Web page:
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OPINION: Misconduct Allegations Against UNC Charlotte Professor Are Part of a Bigger Issue

On March 3, what has by now become a routine story broke: UNC Charlotte professor of history Robert McEachnie has been accused of sexual misconduct in a federal lawsuit filed against him, UNC Charlotte, and the UNC System. Two anonymous victims have come forward, one of them alleged that McEachnie manipulated her while initiating an inappropriate relationship with her during a university trip to Israel in 2017 and the other stating that McEachnie groped her during the same trip. 

UNC Charlotte policy does not prohibit relationships between students and professors, though it is stated to be “improper.” 

According to the lawsuit, McEachnie allegedly pressured, and in one case threatened, the victims into staying silent. Though both students made previous complaints regarding the misconduct (the first in 2017, the second in 2019), the UNC Charlotte Department of History dragged its feet — the first complaint was “not even given a cursory investigation” until the next victim came forward in 2019, according to the lawsuit.  

UNC Charlotte misconduct
UNC Charlotte Robert McEachnie faces allegations of sexual misconduct. (Photo courtesy of UNC Charlotte)

This is a regrettably common tale on campus. Abuse of power by professors is part and parcel of the university experience. The UNC System is no different – from UNC Chapel Hill’s four-year legal battle to conceal 15 sexual assault records from the Daily Tar Heel to UNC Greensboro’s recent sexual assault scandal involving an adjunct professor, our state’s higher educational institutions have time and time again revealed an ugly power dynamic at play between employees and students. McEachnie is not an outlier — UNC Charlotte, like its sister institutions and like all North American colleges, has its whisper networks, has its rumors, and above all has students and employees who are still too scared or too jaded to come forward.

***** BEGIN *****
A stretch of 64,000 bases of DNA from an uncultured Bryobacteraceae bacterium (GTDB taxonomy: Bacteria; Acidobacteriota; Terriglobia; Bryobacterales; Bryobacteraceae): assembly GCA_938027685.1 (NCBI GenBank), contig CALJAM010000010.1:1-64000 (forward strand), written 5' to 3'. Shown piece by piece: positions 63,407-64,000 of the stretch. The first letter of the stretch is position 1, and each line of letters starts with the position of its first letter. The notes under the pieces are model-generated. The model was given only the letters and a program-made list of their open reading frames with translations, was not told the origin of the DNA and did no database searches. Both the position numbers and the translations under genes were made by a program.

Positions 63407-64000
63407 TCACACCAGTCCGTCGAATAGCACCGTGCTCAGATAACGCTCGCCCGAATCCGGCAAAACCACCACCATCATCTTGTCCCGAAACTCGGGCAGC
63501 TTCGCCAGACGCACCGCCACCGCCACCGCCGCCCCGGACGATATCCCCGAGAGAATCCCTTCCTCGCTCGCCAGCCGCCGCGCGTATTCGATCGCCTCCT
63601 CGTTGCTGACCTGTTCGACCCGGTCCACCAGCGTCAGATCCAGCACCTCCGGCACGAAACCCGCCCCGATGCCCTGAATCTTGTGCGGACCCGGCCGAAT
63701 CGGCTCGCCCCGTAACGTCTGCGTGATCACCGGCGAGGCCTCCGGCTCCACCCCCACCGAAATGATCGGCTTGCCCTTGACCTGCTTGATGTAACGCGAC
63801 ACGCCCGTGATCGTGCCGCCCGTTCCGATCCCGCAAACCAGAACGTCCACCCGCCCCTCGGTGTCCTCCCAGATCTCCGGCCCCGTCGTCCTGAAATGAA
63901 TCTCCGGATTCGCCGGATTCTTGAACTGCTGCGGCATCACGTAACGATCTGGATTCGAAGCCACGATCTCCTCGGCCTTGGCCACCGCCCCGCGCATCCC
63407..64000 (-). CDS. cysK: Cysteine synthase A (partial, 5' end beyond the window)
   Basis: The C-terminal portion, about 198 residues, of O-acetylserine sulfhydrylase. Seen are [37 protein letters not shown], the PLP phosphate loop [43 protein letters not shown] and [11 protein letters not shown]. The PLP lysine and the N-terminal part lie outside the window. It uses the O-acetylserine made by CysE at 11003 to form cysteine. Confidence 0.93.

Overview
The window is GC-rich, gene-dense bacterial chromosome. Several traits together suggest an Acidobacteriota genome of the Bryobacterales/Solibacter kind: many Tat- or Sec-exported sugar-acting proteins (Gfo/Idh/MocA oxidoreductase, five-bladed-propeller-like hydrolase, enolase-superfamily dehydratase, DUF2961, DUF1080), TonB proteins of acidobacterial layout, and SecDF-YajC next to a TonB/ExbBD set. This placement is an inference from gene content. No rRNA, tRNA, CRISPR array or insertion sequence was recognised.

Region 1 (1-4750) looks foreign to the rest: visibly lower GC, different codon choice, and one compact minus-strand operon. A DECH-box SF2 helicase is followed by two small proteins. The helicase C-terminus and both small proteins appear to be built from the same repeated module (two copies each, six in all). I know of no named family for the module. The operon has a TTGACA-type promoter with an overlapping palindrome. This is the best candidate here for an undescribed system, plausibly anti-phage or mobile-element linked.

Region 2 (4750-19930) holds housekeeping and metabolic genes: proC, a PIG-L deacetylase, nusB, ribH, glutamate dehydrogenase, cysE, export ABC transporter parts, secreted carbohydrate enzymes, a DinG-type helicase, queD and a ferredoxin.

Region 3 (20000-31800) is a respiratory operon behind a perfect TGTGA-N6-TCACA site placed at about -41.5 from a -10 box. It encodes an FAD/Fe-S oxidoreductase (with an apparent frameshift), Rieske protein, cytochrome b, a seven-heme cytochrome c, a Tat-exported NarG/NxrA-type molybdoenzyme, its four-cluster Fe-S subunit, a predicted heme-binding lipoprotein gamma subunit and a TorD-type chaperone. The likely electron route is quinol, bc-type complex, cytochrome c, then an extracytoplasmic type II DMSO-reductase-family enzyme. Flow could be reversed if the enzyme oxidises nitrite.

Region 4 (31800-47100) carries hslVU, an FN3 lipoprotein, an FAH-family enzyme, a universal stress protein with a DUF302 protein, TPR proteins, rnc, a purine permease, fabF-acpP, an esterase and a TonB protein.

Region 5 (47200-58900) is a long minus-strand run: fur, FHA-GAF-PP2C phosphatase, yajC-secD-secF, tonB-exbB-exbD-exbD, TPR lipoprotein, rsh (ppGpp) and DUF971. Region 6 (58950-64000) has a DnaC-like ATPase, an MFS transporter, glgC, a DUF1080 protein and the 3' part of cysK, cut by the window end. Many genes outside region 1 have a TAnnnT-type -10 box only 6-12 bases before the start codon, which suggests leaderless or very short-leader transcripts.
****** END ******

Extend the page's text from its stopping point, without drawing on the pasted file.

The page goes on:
And it’s no wonder. The reason why this is a routine story is because we have come to expect the typical response from universities. First comes the initial silencing: When the first victim came forward in 2017, the department head apparently did not fulfil his duty of reporting the complaint to his superiors. Then there are the attempts to “rehabilitate” the offender: According to the Charlotte Observer, McEachnie was demoted, banned from taking students on study abroad trips, and ordered to commence “mandatory training” for his abuses. And now, with legal action and media scrutiny underway, UNC Charlotte still doesn’t have anything to say to the victims. According to spokesperson Buffie Stephens, the university will respond in court

This kind of response is exactly why marginalized students become so disillusioned with their universities. Here we are, not a year into the tenure of the first woman chancellor at UNC Charlotte, and our campus is still struggling with sexual harassment. 

Drafting broad diversity statements and land acknowledgements while hosting gender equity panels can all be good window dressing, but within an institution molded by white supremacy, capitalism, and misogyny, that ultimately signifies nothing. UNC Charlotte, like every other UNC System university, and indeed like every university in the United States, cannot make a credible commitment to protecting its students from abuse so long as it performs, rather than lives by, social justice. 

What does that look like? For one, it doesn’t look like “mandatory training.” What can be done to stop sexual harassment is a problem that cannot be reasoned away by administrators, attorneys, and definitely not some of these professors. Students have already begun to re-imagine the power dynamics that come with the college degree: the culture of casual racism and misogyny, the abundance of privilege inherent in most departments, and the factors — money, fear, trauma, and so on — that prevent students from speaking out about injustice. What university officials and other powerful individuals need to do is listen and act — and do it right the first time. 

We don’t have to wait until the next victim to come forward to listen to survivors. We don’t have to wait for the next movement or the next hashtag to abolish the ancient oppressive systems so crudely hidden within our campuses. We can fix it right now. If we couldn’t do it the first time, then why not make this the last time?

Nikolai Mather is a senior studying political science and international studies at UNC Charlotte. 

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